In this file photo, Philippines President Rodrigo Duterte attends the plenary session of the 35th Association of Southeast Asian Nations (ASEAN) summit in Bangkok on Nov 2, 2019. (LILLIAN SUWANRUMPHA / AFP)
GENEVA - Tens of thousands of people in the Philippines may have been killed in the war on drugs since mid-2016, amid “near impunity” for police and incitement to violence by top officials, the United Nations (UN) said on Thursday.
The drugs crackdown has been marked by police orders and high-level rhetoric that may have been interpreted as “permission to kill,” the UN said
The drugs crackdown, launched by President Rodrigo Duterte after winning election on a platform of crushing crime, has been marked by police orders and high-level rhetoric that may have been interpreted as “permission to kill,” it said.
Police, who do not need search or arrest warrants to conduct house raids, systematically force suspects to make self-incriminating statements or risk facing lethal force, the UN human rights office said in a report.
There has been only one conviction, for the 2017 murder of Kian delos Santos, a 17-year-old Manila student, it said. Three police officers were convicted after CCTV footage led to public outrage, it said.
“Despite credible allegations of widespread and systematic extrajudicial killings in the context of the campaign against illegal drugs, there has been near impunity for such violations,” reads the report.
Police say their actions in the anti-drug campaign have been lawful and that deaths occur in shootouts with dealers resisting arrest.
According to the report, some statements from the highest levels of government had “risen to the level of incitement to violence” and “vilification of dissent is being increasingly institutionalized.”
“The human rights situation in the Philippines is marked by an overarching focus on public order and national security, including countering terrorism and illegal drugs,” reads the report.
But this was “often at the expense of human rights, due process rights, the rule of law and accountability.”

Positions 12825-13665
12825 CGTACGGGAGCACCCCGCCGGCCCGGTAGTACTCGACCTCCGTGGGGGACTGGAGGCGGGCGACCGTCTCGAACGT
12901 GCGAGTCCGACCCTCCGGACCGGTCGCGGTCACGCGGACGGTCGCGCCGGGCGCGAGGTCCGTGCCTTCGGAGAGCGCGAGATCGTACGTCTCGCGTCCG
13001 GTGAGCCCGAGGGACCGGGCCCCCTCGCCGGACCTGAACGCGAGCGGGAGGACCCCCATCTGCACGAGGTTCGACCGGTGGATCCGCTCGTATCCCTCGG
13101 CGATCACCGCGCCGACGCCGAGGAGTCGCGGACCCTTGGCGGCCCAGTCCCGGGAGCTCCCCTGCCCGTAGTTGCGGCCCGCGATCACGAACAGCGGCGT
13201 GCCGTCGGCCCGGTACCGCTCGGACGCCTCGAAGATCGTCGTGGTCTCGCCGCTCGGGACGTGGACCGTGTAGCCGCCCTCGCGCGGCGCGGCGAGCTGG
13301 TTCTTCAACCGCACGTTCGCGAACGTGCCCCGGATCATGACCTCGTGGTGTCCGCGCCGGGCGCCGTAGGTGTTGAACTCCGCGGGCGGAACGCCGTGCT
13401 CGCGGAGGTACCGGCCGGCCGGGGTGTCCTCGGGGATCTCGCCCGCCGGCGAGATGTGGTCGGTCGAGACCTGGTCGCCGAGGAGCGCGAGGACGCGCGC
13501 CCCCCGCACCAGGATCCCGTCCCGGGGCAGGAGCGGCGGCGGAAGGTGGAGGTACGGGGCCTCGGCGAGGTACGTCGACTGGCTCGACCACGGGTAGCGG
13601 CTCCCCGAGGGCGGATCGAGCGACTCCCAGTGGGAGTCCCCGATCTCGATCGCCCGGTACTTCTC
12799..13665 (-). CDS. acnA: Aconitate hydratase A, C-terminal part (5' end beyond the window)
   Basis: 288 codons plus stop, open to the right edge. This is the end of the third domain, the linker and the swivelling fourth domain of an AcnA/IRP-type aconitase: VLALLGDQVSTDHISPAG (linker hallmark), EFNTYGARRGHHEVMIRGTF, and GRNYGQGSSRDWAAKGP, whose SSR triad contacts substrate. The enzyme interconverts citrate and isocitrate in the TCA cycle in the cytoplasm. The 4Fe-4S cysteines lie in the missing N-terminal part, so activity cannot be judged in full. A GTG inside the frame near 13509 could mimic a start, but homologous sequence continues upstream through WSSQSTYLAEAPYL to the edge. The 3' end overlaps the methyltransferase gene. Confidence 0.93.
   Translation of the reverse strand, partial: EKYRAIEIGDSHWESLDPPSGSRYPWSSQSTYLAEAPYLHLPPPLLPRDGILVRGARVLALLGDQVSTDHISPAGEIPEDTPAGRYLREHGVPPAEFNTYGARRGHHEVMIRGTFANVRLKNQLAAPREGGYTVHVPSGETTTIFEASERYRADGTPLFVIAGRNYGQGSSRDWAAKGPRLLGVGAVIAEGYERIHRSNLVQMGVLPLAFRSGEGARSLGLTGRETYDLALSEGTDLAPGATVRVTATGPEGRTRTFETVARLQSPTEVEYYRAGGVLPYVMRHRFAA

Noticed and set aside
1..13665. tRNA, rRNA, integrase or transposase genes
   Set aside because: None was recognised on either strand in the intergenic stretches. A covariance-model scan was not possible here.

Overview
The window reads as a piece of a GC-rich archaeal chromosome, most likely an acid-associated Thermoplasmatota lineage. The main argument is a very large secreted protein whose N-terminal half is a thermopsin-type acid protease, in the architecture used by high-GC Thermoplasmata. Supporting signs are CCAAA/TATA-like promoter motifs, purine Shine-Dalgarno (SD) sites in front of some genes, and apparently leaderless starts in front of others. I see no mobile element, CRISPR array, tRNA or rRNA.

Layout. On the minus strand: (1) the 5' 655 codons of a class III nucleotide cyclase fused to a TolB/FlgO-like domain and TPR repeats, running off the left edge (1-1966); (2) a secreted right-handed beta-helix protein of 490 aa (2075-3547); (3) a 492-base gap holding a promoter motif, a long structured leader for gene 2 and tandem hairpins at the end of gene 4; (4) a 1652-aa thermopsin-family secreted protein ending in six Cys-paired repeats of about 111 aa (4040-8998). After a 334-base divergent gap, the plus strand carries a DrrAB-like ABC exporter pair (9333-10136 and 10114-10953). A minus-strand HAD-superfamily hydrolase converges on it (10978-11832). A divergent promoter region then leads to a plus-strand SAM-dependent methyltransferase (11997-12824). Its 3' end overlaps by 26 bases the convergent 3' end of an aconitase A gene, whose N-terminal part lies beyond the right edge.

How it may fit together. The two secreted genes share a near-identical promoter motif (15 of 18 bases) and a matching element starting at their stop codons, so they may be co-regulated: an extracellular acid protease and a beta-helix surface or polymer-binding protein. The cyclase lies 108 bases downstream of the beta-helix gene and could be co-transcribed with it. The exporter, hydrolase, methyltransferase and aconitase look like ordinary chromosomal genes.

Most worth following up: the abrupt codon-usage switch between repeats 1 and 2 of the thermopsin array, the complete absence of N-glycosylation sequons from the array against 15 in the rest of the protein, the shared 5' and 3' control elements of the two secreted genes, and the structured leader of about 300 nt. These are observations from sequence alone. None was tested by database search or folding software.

“The Government has also increasingly filed criminal charges, including by using COVID-19 special powers laws, against social media users posting content critical of Government policies and actions,” reads the report.
It will be presented to the UN Human Rights Council later in June.
Lawyers and activists raised the alarm this week over a new anti-terrorism bill pushed by Duterte, warning of draconian and arbitrary provisions that could be abused to target his detractors.
Most victims in the drug war are young poor urban males, according to the UN report. Their relatives described “numerous obstacles in documenting cases and pursuing justice.”
The most conservative figure, based on govt data, suggests that since July 2016, 8,663 people have been killed – with other estimates of up to triple that number.
“The most conservative figure, based on Government data, suggests that since July 2016, 8,663 people have been killed – with other estimates of up to triple that number,” reads the report.
The UN cited reports of widespread drug-related killings perpetrated by unidentified “vigilantes” and a Philippine government report in 2017 that referred to 16,355 “homicide cases under investigations” as accomplishments in the drugs war.
A 2016 police circular launching the campaign uses the terms “negation” and “neutralization” of “drug personalities,” it said, calling for its repeal.
“Such ill-defined and ominous language, coupled with repeated verbal encouragement by the highest level of State officials to use lethal force, may have emboldened police to treat the circular as permission to kill,” it said.
Government figures show that 223,780 “drug personalities” were arrested from mid-July 2016 through 2019, but unclear charges and irregularities in due process raise concerns that “many of these cases may amount to arbitrary detentions.”
At least 248 land and environmental rights activists, lawyers, journalists and trade unionists were killed from 2015 to 2019, the report said. So-called red-tagging, or labelling people and groups as communists or terrorists, had become rife.
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